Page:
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Posted by gustav at 05:01AM, Sunday, December 02nd, 2001

The Circa75 Index for February, 2002: DMOD

The Truth, the Whole Truth, and Nothing but the Truth

I was laid off from my job last month (DMOD, in Allston, Mass.), along with nine other people. I'm not allowed to give opinions about the company in public, but I am allowed to state facts.



So here are some facts.



Amount of bonus promised, upon closing of second round of funding, when I was hired, in September, 2000: $5,000



Raise I was promised, upon closing of second round of funding, when I was hired: "at least 10%"



Approximate date second round of venture capital funding was closed: January, 2001



Final tally of second round capital, versus expectations, as told to employees in company meeting: "even more than we anticipated."



Amount of raise I eventually received: $0



Amount of bonus I eventually received: $500



Approximate shortfall between compensation officers of dmod promised upon my accepting the offer of employment, and compensation I received, between November, 2000 and January, 2001: at least $11,500



The longest time I've gone without a raise since 1993, when I started working in the IT industry: 17 months



The dates of the above-mentioned 17 months: September, 2000 through January, 2002



Amount, in weeks, of severance given to all employees laid off in January, 2002: 2



Average amount, in weeks, of severance I've received in prior layoffs: 36



Approximate percentage of staff laid off during previous round of layoffs in March, 2001: 40%



Date remaining staff were promised there would be "no more layoffs" unless the company went out of business: March, 2001



Percentage of engineering team laid off in January, 2002: 50%



Percentage of those employees laid off in January, 2002 who were on the engineering team: 80%



Percentage of engineering team members kept on who had been working at dmod for at least a year: 50%



Percentage of engineering team members laid off who had been working at dmod for at least a year: 88%



Approximate percentage of remaining employees who are engineers: 25%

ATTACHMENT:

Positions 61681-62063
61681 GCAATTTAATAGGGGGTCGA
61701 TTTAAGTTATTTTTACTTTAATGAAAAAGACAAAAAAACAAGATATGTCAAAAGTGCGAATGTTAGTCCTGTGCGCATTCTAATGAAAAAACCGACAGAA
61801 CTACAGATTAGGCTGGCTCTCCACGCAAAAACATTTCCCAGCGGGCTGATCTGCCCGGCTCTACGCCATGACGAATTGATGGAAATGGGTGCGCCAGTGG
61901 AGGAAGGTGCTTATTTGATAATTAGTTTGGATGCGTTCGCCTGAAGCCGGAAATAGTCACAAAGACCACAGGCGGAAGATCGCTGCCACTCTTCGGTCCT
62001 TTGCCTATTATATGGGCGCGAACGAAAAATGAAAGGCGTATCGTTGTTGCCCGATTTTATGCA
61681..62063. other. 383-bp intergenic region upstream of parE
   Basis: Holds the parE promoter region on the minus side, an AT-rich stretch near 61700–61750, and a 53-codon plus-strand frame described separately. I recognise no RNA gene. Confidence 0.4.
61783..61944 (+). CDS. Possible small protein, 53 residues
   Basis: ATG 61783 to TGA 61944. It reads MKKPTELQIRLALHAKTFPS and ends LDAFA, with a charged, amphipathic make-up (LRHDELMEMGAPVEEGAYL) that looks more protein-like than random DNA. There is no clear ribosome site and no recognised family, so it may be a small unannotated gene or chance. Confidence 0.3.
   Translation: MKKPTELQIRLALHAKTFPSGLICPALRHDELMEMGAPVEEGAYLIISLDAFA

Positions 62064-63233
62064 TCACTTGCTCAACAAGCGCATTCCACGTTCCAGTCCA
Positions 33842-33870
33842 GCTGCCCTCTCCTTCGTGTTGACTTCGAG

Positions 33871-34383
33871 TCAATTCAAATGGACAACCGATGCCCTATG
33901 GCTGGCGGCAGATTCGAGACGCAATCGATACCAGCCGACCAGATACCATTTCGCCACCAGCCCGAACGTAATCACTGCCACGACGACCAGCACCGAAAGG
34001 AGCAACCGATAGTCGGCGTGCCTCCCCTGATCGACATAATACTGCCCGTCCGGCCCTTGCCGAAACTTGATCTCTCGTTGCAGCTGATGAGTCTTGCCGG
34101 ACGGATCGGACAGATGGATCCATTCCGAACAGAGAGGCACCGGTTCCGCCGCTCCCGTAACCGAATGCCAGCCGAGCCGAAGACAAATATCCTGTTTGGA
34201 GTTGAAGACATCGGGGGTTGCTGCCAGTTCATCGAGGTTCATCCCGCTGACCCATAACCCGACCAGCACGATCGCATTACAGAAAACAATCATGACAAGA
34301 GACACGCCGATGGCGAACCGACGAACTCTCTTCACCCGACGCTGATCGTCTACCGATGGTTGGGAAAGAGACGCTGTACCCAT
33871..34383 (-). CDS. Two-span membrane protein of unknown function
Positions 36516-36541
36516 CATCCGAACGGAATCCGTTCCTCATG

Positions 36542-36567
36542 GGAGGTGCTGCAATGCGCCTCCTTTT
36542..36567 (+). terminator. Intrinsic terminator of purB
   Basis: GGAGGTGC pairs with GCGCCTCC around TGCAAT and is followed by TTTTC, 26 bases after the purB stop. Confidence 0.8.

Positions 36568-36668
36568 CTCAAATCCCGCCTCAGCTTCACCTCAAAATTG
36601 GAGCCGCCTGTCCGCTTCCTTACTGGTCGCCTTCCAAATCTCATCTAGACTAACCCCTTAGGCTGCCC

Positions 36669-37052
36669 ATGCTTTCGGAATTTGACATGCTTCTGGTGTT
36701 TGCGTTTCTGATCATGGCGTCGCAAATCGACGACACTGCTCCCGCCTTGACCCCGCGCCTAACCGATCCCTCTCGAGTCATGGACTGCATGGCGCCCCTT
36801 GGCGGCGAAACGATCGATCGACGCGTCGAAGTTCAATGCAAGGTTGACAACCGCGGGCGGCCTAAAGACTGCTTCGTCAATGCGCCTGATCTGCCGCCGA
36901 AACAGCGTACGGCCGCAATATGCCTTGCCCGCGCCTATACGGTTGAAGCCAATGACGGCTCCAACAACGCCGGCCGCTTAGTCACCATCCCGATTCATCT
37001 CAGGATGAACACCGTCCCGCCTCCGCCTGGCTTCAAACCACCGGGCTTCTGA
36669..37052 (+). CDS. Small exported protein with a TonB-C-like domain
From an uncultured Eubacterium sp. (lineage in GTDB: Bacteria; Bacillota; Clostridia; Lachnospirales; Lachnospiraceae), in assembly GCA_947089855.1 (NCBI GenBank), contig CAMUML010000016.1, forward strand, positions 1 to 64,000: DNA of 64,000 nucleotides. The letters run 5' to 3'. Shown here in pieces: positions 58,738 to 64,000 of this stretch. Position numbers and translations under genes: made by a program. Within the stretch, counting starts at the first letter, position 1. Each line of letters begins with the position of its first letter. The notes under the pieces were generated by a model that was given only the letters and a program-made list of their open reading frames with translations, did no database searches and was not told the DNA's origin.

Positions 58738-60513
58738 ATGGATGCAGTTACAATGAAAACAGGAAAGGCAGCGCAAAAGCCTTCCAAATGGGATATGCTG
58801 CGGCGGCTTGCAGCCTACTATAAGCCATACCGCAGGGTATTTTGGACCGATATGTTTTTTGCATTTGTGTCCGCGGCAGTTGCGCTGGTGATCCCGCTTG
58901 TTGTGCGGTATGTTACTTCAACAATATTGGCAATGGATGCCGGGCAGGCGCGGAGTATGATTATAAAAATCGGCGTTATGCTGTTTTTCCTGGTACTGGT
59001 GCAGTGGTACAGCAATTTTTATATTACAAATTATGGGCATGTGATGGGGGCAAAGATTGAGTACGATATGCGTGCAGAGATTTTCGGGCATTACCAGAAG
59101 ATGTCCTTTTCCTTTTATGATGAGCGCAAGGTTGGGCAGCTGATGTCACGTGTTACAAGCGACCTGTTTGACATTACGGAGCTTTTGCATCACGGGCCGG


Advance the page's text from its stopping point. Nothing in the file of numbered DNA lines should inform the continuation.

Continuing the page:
Company mission statement: "To be the leading provider of solutions and products for secure distribution of digital assets"



Number of places this mission statement is to be found on corporate website: 0



Number of actual customers who had bought and used dmod's solution as of January, 2002: 1



Shortfall between this number and number upper management anticipated: 4



Number of VPs of Engineering for the Fall of 2001 who spent most of the work-week at home using controlled substances: 1



Number of times above VP has been arrested for drug possession: at least one



Number of times above VP and his team failed to meet deadline to demo product to Apple Computer, Inc. in Cupertino, CA in Fall, 2001: at least three



Number of Computer Science degrees completed by above VP: 0



Number of above VPs who are still with the company: 1



Percentage of engineering team members, before layoffs, who had completed Computer Science degrees: less than 38%



Percentage of engineering team members, after layoffs, who hold Computer Science degrees: less than 38%



Maximum number of engineering team members, before layoffs, who had at least four years of prior industry experience: 5



Maximum number after layoffs: 3



Number of dmod employees as of November, 2001, other than me, who had substantial experience developing desktop applications, and working with them over entire product lifecycles, from planning to QA to revision: 0



Number of desktop applications with which I had above experience: 3



Number of subsequent managers I to whom I pointed this out: 5



Primary market for dmod's products: Macintosh OS



Number of dmod employees, other than me, as of November, 2001, who could explain difference between Mac OS X applications built with Carbon libraries and those built with Cocoa: 0



Number of lines of code for desktop applications I was allowed to write while at dmod: 0



Number of major tasks I was either told were impossible by more senior Java engineers at dmod, or that these engineers were unable to perform, which I subsequently did in less than a week each for personal projects: at least four



Number of major tasks I was told were impossible by more senior engineers at dmod, which subsequently went into production there: at least two



Number of days I've regretted no longer being part of dmod: 0


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